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Colorado bill prohibits insurer from using ‘discriminatory’ data to set rates – Colorado Springs, Colorado

Colorado Springs, Colorado 2021-05-04 08:53:31 –

By Patty Nieberg, Associated Press in the United States

Colorado legislators are considering legislation that bans insurers from using consumer information collected from external sources such as social media and court and homeownership records to determine premium rates.

The bill prohibits insurers from using third-party site data to claim higher premiums based on race, nationality or ethnicity, religion, gender, sexual orientation, or disability. Such data also includes consumer credit scores, purchasing habits, and education levels.

The bill also applies to the identification data of algorithms and predictive modeling, which are the systems insurers use to assess risk-based characteristics that affect customer proposal rates.

It passed the Senate’s Business, Labor and Technical Committee on Monday.

According to the text of the bill, the use of external consumer data “has a significant negative impact not only on the availability and affordability of insurance for protected classes of consumers, but also on the use of such insurance. There is a possibility”.

“The algorithms are not objective in nature. They reflect not only the data used, but also the people who designed them,” said Democratic Senator Janet Buckner, who sponsors the bill.

The datasets used to train machines can contain biases and errors, and as a result, machines can “persist past patterns and leave room for social change,” she said. Added.

Through hearings, several Republican committee members expressed concern about a bill requiring individuals to disclose more demographic data than insurers currently require. But the bill sponsor said he wouldn’t do that.

“This bill doesn’t hurt you. It’s a peek inside the algorithms and data used, so if the data is used properly, it’s okay,” Buckner said. Says.

Beginning January 1, 2022, insurers using external data sources will be required to submit disclosures to the insurance department to investigate and investigate the external data sources. The insurance commissioner may limit or prohibit the use of external data if it determines that it is unfairly distinguished.

Witnesses who testified in support of the bill said data-driven insurance practices could contribute to the cyclical economic disparity of people of color.

Bethany Play, director of legal affairs at the Colorado Center on Law and Policy, testified in support of the bill. She compared this issue with redlining, a practice of the 1930s by banks that refused to lend to certain minority districts. This made it impossible for residents to build wealth through home ownership.

“Insurance practices that are overcharged compared to risk can make it difficult for Coloradans of color to obtain coverage or satisfy claims,” ​​she said. They can also affect the ability of families to “save and prosper for the future” by sending their children to college.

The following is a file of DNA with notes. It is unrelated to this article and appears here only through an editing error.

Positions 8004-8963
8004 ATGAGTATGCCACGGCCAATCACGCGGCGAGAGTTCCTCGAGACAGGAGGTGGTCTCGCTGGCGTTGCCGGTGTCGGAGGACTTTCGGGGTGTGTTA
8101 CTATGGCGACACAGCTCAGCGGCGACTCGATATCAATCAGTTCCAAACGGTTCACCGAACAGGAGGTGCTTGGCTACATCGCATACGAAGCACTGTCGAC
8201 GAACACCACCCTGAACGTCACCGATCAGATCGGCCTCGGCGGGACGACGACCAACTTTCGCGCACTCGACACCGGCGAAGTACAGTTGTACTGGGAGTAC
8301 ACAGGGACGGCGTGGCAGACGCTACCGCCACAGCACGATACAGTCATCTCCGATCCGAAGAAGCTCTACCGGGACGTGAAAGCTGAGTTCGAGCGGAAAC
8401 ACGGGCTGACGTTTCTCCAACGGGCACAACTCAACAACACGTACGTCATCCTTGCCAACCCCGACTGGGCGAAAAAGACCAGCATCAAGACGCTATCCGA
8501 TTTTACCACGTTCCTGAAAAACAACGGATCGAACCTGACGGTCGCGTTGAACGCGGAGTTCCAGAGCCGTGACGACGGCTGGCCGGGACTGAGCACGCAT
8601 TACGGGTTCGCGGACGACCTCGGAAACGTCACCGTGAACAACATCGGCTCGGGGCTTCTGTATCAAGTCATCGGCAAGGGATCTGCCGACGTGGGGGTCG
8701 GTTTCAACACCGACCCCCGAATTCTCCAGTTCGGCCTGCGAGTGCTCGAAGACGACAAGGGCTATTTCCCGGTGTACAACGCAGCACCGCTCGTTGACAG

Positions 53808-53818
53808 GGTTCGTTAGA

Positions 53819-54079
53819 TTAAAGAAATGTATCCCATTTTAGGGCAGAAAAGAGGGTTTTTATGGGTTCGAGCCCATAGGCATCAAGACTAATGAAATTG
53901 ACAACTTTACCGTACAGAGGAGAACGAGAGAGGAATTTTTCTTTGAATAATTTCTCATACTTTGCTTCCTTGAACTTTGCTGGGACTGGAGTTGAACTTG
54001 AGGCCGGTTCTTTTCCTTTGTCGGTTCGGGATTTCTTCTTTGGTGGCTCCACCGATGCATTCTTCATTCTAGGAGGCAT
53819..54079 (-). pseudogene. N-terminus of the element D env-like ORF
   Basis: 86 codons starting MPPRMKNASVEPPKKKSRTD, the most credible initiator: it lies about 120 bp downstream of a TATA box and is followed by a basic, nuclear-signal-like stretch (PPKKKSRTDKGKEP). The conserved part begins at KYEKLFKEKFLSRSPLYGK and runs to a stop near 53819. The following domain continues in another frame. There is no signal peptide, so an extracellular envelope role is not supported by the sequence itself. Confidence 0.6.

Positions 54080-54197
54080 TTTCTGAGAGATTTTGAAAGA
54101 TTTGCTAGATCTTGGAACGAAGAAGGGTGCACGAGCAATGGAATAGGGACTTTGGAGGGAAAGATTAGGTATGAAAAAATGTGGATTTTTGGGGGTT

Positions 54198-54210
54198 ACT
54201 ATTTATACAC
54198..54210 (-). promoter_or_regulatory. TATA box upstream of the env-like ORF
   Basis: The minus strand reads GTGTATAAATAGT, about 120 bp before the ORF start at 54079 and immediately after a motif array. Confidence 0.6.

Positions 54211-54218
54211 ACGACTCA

Charles Bell, Program Director of Consumer Reports, a consumer-oriented survey, says credit scores, education levels, and job titles can affect consumer car insurance premiums, according to a nonprofit survey. ..

“We found that a supermarket cashier with a high school degree could pay as much as $ 455 more than someone who is a vice president of a supermarket with an executive degree,” Bell said.

In a 2015 report, Bell found that researchers collected online price quotes for all US postal codes and found consumers with good driving records, but low-credit consumers had good credit. He said he could pay $ 1,000 more in annual premiums than his consumers. “They will pay about $ 1,141 more than a convicted drunk driver,” he said.

People who testified against the bill, such as Roosevelt Mosley, principal and consulting actuary at Pinnacle Actuarial Resources, further studied the “range of problems” of discriminatory data practices before enacting legislation regulating insurers. Said you need to.

Mosley reiterated concerns raised by other opposition witnesses that the bill could harm consumers rather than help them.

Eliminating or limiting the use of risk-related properties by insurers could have “unintended consequences,” market volatility and higher premiums, Mosley said.

Kelly Campbell, vice chairman of the General Insurance Association of America, who testified against it, said it was already against the law for insurers to discriminate unfairly.

“If (Colorado’s Department of Insurance) doesn’t have the tools to investigate insurer practices to protect consumers from related harm, it’s a completely different argument than what’s presented,” Campbell said. Says.

State insurance commissioner Michael Conway said the department does not have sufficient resources to audit the insurer’s algorithms. According to Conway, the bill requires more accountability by having insurers perform “stress tests” on their data systems and report them to agents.

The bill passed the committee in a 4 to 3 party line vote in favor of the Democratic Party. Next, head to the debate on the Senate floor. It is expected to pass through a Democratic-controlled parliament.


Nieberg is a corps member of the Associated Press / Report for America Statehouse News Initiative. Report for America is a non-profit national service program that places journalists in the local newsroom to report on unreported issues.

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Colorado bill prohibits insurer from using ‘discriminatory’ data to set rates Source link Colorado bill prohibits insurer from using ‘discriminatory’ data to set rates

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